Devin Nunes was secretly recorded telling supporters that the Republicans have to keep control of the House to protect President Trump in special counsel Robert Mueller's Russian Federation probe, according to a report.
"So if we actually vote to impeach, OK, what that does is that triggers the Senate then has to take it up", he said on the recording.
It is clear that he intends to undermine the investigation because he lists keeping control of the House as an alternative to Attorney General Jeff Sessions - who is recused from the investigation and all related matters on the advice of ethics experts - taking control of the probe or to Mueller finding the president to be innocent.
The committee Nunes heads was tasked with investigating whether anyone from the Trump campaign may have collaborated with Russian attempts to influence the election, but its inquiry quickly became mired in partisan disputes. They've unearthed some of his crimes, they're looking for more crimes, but you have Devin Nunes bragging about trying to stop the investigation against Putin and Russia's interference in American democracy.
"If we do not keep the majority, all of this goes away".
Nunes' office did not immediately return a request for comment today, but his spokesman Jack Langer told The Hill newspaper that "these are sensible ideas".More news: Malcolm Jenkins Resumes Protest By Raising Fist During National Anthem
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But it was in private, at a closed-door fundraiser for a Republican colleague, that Nunes took the new step of tying the investigation to the midterm elections this fall.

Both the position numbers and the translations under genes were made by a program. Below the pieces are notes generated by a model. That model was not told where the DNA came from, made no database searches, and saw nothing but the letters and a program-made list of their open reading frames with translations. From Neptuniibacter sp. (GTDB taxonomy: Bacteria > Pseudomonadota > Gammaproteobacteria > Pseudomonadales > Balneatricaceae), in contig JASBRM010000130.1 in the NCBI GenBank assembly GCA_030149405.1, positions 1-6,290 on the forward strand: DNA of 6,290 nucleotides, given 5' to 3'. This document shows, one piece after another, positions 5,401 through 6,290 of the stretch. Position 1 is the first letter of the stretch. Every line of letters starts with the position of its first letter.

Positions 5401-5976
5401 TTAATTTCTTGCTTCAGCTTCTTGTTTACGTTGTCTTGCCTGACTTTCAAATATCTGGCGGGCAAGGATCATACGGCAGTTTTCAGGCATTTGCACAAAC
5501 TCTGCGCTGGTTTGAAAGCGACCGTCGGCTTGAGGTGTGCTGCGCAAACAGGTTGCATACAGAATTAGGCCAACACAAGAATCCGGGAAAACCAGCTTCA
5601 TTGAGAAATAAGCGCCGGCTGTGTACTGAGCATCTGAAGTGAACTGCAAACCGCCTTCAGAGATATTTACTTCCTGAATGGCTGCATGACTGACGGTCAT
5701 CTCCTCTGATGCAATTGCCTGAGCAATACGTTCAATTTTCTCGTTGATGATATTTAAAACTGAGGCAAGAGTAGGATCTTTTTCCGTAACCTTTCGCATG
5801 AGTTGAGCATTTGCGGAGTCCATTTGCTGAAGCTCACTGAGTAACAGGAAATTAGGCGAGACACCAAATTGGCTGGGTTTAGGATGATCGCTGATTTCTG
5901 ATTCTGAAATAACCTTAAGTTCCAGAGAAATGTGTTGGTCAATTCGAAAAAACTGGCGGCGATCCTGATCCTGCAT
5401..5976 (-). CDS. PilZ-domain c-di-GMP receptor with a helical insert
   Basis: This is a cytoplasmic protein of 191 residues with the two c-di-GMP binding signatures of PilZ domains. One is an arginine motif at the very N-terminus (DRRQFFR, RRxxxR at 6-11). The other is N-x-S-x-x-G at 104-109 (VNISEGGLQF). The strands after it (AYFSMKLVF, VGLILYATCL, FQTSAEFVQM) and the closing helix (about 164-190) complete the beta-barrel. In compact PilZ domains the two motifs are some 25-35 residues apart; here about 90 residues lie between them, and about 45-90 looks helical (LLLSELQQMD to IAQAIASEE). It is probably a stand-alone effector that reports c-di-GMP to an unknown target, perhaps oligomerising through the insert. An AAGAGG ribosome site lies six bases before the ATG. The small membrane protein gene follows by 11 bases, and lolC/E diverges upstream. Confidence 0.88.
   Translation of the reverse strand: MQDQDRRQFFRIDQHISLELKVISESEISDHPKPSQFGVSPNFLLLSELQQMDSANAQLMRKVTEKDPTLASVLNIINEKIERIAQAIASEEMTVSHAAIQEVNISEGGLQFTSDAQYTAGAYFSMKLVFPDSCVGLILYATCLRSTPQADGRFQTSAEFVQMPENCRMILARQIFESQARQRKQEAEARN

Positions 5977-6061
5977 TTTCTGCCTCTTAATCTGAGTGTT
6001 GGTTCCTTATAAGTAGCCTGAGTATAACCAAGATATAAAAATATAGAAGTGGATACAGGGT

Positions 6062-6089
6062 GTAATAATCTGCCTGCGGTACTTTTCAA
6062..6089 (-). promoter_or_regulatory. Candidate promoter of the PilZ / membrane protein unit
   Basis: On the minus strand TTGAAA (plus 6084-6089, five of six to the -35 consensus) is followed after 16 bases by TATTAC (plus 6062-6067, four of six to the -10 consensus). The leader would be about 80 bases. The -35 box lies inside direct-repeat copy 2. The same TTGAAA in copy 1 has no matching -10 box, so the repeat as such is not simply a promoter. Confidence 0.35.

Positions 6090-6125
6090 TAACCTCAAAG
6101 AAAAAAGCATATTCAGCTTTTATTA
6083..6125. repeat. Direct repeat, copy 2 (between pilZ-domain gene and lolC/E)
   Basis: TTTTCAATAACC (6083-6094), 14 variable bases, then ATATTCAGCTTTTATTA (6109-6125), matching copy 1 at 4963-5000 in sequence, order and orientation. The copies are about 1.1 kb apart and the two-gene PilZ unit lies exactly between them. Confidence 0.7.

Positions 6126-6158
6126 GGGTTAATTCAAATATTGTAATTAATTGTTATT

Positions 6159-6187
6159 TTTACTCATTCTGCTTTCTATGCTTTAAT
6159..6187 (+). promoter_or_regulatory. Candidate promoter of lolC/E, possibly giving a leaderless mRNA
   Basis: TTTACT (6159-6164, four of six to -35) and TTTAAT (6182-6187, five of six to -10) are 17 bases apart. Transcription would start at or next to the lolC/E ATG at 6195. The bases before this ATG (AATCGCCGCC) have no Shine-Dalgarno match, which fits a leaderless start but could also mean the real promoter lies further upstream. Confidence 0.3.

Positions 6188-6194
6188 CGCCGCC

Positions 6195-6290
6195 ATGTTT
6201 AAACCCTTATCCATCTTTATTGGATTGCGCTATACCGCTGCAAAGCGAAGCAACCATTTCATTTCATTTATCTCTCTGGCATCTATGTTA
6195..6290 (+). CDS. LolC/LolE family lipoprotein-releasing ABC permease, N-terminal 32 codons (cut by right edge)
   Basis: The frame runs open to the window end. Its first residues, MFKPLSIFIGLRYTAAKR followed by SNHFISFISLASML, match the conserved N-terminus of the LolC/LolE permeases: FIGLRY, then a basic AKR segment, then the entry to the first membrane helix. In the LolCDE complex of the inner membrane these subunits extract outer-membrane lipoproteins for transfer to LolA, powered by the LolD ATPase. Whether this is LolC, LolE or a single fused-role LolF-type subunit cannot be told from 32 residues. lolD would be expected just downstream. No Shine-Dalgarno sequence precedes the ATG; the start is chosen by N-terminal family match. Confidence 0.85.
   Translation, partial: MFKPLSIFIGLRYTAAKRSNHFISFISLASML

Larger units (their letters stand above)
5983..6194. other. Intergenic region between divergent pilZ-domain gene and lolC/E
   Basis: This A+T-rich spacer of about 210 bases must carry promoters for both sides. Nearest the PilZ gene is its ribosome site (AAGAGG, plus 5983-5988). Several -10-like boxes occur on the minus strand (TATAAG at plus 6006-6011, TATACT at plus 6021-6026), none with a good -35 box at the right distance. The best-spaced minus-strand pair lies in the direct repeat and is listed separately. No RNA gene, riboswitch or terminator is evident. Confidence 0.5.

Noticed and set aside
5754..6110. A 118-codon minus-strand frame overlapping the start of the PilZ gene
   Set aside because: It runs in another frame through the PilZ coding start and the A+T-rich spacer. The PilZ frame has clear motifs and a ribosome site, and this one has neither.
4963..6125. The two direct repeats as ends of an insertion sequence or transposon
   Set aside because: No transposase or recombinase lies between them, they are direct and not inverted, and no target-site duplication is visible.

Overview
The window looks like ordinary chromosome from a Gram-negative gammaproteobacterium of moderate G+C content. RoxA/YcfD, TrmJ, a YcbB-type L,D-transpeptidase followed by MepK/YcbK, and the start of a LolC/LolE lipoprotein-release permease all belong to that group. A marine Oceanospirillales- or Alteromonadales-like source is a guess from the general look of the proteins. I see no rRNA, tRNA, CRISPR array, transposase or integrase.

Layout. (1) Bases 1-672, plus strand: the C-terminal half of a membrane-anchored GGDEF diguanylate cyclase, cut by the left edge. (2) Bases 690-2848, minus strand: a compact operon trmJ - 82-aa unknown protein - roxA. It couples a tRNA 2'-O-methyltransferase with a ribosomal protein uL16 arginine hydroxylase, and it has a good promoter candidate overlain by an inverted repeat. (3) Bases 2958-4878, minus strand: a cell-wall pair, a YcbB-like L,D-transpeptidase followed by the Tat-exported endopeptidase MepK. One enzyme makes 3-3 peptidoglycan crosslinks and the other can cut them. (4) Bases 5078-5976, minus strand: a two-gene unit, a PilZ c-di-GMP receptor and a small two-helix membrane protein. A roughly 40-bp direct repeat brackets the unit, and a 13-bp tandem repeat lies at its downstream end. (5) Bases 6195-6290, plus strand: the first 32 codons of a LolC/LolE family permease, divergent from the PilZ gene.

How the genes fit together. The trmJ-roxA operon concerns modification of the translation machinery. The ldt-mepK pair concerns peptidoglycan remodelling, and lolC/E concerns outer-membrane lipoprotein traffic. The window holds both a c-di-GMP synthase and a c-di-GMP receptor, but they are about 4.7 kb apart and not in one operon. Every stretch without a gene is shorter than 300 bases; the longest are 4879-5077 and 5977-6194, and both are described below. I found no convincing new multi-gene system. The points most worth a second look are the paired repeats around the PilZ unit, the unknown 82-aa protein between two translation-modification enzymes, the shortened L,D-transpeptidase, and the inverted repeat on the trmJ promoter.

The danger, he said, was holding up the judicial nomination, as "the Senate would have to drop everything they're doing and start to, and start with impeachment on Rosenstein, and then take the risk of not getting Kavanaugh confirmed". But, for House Republicans, you see a real, I think, conflict between their role as balancing out the executive branch - they are in charge of a separate and equal branch of government - vs. supporting a president whose policy goals they think they can help.
Nunes also blamed timing, and the need for the Senate to confirm President Donald Trump's pick for the Supreme Court, Brett Kavanaugh, before November as the reason things weren't moving more swiftly in Congress toward Rosenstein's removal.
An impeachment vote, Nunes said, would "tie the Senate into knots". "Well, if that's the case, then that's criminal".
"I've said publicly Rosenstein deserves to be impeached", Nunes said. He added, "so it's not a matter that any of us like Rosenstein". "I don't think we should be cavalier with this process or term".
This email will be delivered to your inbox once a day in the morning. "It's a matter of timing".